Trio of lefthanders makes Super 16U a tough assignment

By Bob Behre | April 10, 2020

Steve DiTrolio doubles as Diamond Nation’s recruiting coordinator and head coach of the Diamond Jacks Super 16U squad.

That young squad will have an intriguing pitching rotation fronted by three lefthanders already committed to Division 1 colleges. DiTrolio, a former assistant coach at Somerville High School, cannot wait see the damage his 16U staff can do on the summer circuit.

“I am looking forward to coaching these three directly,” said DiTrolio. “I’ve had the pleasure of working with them in practices and watch them develop the last few years.”

When the Super 16U squad takes the field and lefthanders Truman Richter, Donovan Zsak (in photo above) and Kyle McCoy take their turns on the mound this summer, it will be must-see-TV, to borrow a phrase.

“I think they push each other without really knowing it,” says DiTrolio. “I see how they interact at practice and are very interested in each other’s development. Donny’s curveball, Kyle’s slider and Truman’s two-seam are all plus pitches in their arsenal. But, by no means, are they limited. Each has a two-to-three pitch mix. These dudes can flat out pitch.”

Richter, at 5-10, 170, boasts a mid-80s fastball that seems to get on you even quicker and has some late movement that creates additional issues for batters. Just a sophomore at Voorhees High School, Richter can mix it up with a curveball, changeup and slider.

“I just started throwing the slider,” said Richter, a Virginia Tech commit. “It’s looking really good. It’s getting better and better every bullpen. It’s got more of a late, tight break to it. I think it will be my best pitch eventually.”

While Richter holds out hope for at least a partial high school season, his is also anxious to join his summer team.

“I cannot wait to get on the field with the guys,” says Richter, “and with our lefty trio. We are going to be unstoppable. We’re going to win a lot of games this summer.”

Virginia Tech-bound Truman Richter opened some eyes last summer and in the spring at Voorhees High School.

Richter worked hard on his mechanics last summer under the direction of Diamond Nation pitching coach Brian DelRosso.

“Truman has been on of our best guys on the mound for awhile,” said DelRosso. “He played-up in a few tournaments as a younger player and was still able to get his fastball by guys and keep them off balance with his off-speed pitches. He consistently makes competitive pitches.”

Zsak is a 6-2, 170-pound sophomore at St. Joseph (Met.) High School and is already committed to Virginia. He features a low 80s fastball and a curveball that he used to register a 5-2 record and 44 strikeouts in 26 innings as a freshman. That is remarkable given St. Joes’ typically rugged schedule.

“I really love to compete on the mound and attack hitters with my fastball,” says Zsak. “I’ll mix in a slow curveball and I’m developing a changeup that coach DelRosso has been working with me on. Our Super 16 pitching staff has three D-1 commits and each of us has something different to offer. McCoy is a big kid, mixes his pitches great and his fastball sneaks up on hitters. Richter has a great curveball and can really throw the baseball hard.”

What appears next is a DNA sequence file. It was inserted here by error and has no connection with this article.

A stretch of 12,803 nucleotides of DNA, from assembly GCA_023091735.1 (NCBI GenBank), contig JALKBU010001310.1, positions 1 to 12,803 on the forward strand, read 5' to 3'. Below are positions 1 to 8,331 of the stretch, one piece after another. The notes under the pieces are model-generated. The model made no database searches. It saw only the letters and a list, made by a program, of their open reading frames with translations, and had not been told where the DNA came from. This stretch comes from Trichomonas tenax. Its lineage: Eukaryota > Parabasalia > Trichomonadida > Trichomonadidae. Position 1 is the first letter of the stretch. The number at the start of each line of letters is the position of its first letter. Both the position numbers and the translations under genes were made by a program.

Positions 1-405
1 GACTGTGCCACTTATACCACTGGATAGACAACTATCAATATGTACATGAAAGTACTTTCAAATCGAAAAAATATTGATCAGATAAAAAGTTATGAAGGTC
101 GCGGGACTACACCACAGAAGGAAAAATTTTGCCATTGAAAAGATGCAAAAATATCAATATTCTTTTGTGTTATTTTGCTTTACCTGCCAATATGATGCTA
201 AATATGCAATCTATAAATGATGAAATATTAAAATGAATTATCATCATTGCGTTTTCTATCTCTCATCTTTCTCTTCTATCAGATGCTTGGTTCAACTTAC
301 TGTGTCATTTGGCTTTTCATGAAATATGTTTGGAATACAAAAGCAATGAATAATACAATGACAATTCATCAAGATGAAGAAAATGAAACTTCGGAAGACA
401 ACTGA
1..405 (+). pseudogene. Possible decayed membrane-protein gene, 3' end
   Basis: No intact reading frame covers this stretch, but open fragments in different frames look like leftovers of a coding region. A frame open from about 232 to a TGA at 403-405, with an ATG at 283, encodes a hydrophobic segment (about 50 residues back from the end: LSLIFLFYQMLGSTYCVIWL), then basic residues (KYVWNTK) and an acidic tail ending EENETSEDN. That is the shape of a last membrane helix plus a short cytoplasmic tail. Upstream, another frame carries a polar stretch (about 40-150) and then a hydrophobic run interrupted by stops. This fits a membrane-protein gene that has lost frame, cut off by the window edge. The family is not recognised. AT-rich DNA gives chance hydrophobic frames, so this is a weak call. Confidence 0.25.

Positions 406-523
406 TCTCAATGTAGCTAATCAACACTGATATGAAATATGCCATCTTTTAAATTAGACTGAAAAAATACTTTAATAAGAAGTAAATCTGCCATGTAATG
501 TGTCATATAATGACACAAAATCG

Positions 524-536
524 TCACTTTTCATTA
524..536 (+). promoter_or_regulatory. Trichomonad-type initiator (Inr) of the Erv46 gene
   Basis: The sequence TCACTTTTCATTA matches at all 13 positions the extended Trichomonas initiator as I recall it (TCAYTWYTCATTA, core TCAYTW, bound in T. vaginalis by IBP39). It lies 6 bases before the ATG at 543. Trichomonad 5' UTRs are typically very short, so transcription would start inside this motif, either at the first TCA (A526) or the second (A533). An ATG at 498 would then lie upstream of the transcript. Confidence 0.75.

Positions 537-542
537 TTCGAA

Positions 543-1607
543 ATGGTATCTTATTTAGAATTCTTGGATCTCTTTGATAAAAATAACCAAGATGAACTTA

Zsak left his high school coach impressed after an effective freshman campaign.

“Donny showed us a lot as a freshman,” said St. Joseph coach Mike Murray. “It is was nice to see the adjustments he made after his first couple outings.”

Zsak pitched well in a 3-0 loss to perennial power Seton Hall Prep then retired nine straight to close out an extra inning victory over South Plainfield in the Greater Middlesex Conference Tournament quarterfinals.

‘He always wants the ball,” says Murray. “I think the Seton Hall loss was his coming out party. He had six or seven strikeouts in the South Plainfield relief effort. He’ll be one of the best lefthanders in the state over the next couple years.”

Whether or not we return to the high school field this spring, Zsak is pumped for the summer.

“I’m excited also for the great lineup of hitters we have,” said Zsak. “We hit. We can run and can really play great defense behind our pitchers.”

Kyle McCoy has a deadly array of breaking balls to go with a live fastball.

The Maryland-bound McCoy figured to be at or near the top of the Hunterdon Central rotation this spring despite being just a sophomore. An impressive baseball acumen pairs nicely with his physical abilities. He is 6-3, 160 and throws a fastball in the low 80s, topping out thus far at 83. But it’s McCoy’s off-speed stuff that is more impressive to this point.

He has unusually good command of his changeup for a sophomore and adds a curveball and a quickly developing slider. But he is even more impressed with the other two-thirds of the lefty trio.

“I have been with Donovan and Truman for awhile and I know they can handle any moment in any situation,” says McCoy. “They both really know how to attack hitters and they never back down. Those guys are my brothers and they are straight up studs.

“I feel like we can compete with anyone. This team is the most exciting team I’ve ever been a part of. They are all just great teammates and we bond really well.”

DiTrolio believes it’s not accident this talented trio of lefties are about to elevate their game at the 16U level.

“It’s because of their work ethic and dedication to improve,” says DiTrolio, “that our Super 16U staff is shaping up to be one of our best we’ve had in a while.”

Fortifying that trio of D-1 lefties for the Super 16U will be righthanders Christian Parejia, a sophomore at Passaic Tech, Jared Greenzang, a sophomore at Hopewell Valley, and Clemson commit Chris Maldonado, a sophomore at Seton Hall Prep.

“They’ll help carry the load of a heavy tournament schedule,” says DiTrolio.

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